I know it’s not polite to brag, but I can’t help it. His creative ability brings such joy to my life. When we agreed that I was going to try my hand at writing, full time, my excitement was dampened by the knowledge that that meant he would have to keep working in the real world. And as we all know, the real world can be a bit of a challenge, particularly for a creative person.

I don’t know what conclusions to draw from this short ramble. Maybe none are necessary. After all, I’ve already told you, I can’t draw.

Not just for kids

When I was little, my favorite picture books were The Lonely Doll series. In the first book, the doll, Edith, meets Mr. Bear, a stuffed bear, and his son, Little Bear.

In subsequent books Mr. Bear is her guardian. I remember vividly one picture of Edith turned over Mr. Bear’s knee as he spanked her for doing something naughty. Today there are many things about these books that would make parents and librarians cringe, but the same could be said for much of the beloved children’s literature of my childhood.

The author, Dare Wright, had a strange and complicated upbringing which was documented in Jean Nathan’s biography, The Secret Life of the Lonely Doll.  As the original lonely doll it’s not hard to understand why she would turn to Edith and the bears for comfort.

My childhood, on the other hand, was, as far as I remember, remarkably mundane; and yet I, too, play with stuffed animals. And I’ll wager I’m not the only other adult who does. I may, however, be the only one who will admit it in public. This may be an inherited predilection. When my uncle was in the army, his beloved bear sent him notes, via my grandmother. There’s a photo of my parents, mom pregnant with my older sister, cavorting with two stuffed dogs and a ’57 Chevy. When I went away to camp, our cats wrote me letters. And when my daughter went to her first sleep-away camp, two of our stuffed animals sent her a photographic accounting of a big adventure. (It was slow going, they don’t move fast, and it took almost three dozen photos to document the outing, but they were very patient with the photographer.) Below is a shot of them near the beginning of their journey.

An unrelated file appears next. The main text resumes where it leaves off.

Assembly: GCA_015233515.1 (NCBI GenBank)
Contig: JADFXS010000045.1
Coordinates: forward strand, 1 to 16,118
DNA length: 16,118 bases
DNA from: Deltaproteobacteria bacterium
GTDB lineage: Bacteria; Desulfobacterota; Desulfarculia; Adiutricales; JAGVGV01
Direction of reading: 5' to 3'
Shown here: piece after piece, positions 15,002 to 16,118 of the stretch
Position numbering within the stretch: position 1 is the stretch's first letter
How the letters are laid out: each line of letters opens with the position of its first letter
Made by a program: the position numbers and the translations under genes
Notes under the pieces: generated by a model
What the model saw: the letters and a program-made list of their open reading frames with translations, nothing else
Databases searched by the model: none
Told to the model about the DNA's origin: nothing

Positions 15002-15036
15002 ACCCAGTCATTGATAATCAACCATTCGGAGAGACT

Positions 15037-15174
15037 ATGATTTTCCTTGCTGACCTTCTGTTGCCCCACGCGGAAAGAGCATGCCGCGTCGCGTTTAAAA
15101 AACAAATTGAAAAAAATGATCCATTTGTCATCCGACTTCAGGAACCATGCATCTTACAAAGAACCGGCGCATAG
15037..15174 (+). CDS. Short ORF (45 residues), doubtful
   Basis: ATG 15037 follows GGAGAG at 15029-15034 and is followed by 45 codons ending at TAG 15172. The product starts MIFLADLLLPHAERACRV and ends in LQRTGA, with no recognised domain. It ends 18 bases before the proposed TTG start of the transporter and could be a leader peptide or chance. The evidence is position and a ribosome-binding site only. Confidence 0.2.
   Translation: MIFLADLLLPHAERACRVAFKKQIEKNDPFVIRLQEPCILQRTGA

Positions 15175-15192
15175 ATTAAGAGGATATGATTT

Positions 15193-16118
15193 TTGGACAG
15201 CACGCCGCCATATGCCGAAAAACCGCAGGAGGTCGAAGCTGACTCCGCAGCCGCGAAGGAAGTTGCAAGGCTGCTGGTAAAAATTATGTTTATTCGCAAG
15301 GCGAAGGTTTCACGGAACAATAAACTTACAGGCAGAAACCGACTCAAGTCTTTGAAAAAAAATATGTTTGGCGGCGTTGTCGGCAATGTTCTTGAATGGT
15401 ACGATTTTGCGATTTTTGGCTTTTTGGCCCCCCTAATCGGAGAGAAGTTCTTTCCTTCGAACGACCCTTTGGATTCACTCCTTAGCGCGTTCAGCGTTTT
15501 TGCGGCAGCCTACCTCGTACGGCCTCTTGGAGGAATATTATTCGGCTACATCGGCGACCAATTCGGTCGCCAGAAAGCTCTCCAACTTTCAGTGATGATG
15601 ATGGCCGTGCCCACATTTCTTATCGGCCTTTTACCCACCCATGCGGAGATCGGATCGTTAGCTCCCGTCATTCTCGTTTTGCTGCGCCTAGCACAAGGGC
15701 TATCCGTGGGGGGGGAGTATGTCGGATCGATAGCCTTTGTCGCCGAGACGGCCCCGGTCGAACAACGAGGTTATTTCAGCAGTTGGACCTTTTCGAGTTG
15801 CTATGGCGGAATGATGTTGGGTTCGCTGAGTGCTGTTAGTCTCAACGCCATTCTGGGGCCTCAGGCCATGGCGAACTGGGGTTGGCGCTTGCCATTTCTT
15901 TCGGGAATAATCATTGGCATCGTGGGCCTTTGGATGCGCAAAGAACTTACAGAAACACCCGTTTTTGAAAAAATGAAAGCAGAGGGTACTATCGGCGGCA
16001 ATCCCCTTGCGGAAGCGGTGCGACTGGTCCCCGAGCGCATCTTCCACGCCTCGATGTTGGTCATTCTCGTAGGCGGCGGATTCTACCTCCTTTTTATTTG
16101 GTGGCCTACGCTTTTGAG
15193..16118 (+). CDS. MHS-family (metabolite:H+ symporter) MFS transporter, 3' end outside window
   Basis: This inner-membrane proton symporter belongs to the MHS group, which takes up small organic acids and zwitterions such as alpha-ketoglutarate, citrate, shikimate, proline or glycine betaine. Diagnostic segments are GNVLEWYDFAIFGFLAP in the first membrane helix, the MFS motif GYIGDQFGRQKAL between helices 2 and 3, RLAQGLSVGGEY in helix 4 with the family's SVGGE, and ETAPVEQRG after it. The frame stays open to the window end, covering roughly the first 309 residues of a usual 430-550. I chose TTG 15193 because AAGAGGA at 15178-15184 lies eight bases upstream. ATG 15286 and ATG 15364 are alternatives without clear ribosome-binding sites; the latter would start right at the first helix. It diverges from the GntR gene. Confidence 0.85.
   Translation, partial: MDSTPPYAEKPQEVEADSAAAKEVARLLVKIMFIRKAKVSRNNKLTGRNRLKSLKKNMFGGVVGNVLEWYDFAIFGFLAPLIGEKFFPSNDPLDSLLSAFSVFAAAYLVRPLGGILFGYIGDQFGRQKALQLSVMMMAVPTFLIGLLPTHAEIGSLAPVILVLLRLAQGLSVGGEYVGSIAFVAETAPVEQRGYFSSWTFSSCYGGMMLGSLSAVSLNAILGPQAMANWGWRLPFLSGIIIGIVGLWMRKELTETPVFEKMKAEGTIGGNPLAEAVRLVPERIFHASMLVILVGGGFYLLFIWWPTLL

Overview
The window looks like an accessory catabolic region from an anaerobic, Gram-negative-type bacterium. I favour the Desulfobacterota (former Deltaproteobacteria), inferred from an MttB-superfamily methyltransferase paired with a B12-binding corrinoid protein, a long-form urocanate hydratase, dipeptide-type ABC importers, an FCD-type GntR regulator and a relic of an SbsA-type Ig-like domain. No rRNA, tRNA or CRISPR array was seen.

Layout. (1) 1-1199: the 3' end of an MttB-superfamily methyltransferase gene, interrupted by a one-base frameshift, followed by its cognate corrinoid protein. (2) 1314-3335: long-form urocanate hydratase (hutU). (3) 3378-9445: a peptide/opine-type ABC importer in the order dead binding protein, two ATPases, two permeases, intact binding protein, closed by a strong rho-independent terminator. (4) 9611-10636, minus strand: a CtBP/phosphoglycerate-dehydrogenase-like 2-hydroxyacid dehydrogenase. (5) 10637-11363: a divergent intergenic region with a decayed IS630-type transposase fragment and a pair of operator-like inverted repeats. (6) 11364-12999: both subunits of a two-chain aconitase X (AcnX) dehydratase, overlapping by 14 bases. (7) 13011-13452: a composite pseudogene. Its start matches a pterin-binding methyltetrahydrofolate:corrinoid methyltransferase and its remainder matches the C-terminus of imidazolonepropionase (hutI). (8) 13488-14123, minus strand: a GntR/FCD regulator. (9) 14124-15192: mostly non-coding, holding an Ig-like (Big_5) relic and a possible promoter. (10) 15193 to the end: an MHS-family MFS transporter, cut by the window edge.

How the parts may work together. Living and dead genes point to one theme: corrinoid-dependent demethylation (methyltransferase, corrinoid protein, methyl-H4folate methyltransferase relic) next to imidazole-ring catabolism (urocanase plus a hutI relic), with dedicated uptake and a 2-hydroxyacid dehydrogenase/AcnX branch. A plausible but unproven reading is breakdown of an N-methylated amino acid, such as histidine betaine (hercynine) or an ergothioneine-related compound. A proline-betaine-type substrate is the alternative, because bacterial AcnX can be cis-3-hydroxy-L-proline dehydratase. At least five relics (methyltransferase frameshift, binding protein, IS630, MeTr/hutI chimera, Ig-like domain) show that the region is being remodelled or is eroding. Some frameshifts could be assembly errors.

If you’re paying attention you may want to point out, huffily, that when I was at camp, live animals wrote to me, not stuffed ones. When it comes to anthropomorphizing, I don’t make much of a distinction between them. Neither, it appears, did Ms. Wright.

I will concede that when there are real animals on the scene they tend to demand more attention than the stuffed ones. At the time of the great outing above, however, we had not yet adopted Boo and Scout, our cats, so the point is moot. And if we had had the cats, we would not have been able to document an outing with them. It’s not that we wouldn’t have wanted to, but they would never grant us the unfettered access to their activities that our stuffed friends do.

Keeping secrets

When I was around eight or nine, a neighbor who was the same age told me that her family was going to be moving, but that it was a secret and I couldn’t tell anyone. I imagine that this must have been upsetting news because that little girl and I were purportedly very good friends; nonetheless, I dutifully kept it to myself. Some weeks after I’d been sworn to secrecy, my mother told me that the neighbors were going to be moving. I said I knew, that my friend had told me, but had asked me not to tell anyone. My mother was astonished that I’d been able to keep that secret from her. It became the basis for her belief that I was the sort of person you could trust with your secrets.

The irony is that I’m probably one of the worst people to trust with a secret. It’s not because I’m malevolent, but rather that I love telling stories, and secrets usually make great stories. I also love to gossip, which is really just another way to say I love to tell stories. I would never say something as simple as, “John quit.” If I wanted to share this tidbit with you I’d say, “I was in the kitchen after Monday’s staff meeting, making a cup of coffee, when Gary came in.” By the time I got to the punch line, you’d be late for your next meeting, and you wouldn’t mind at all.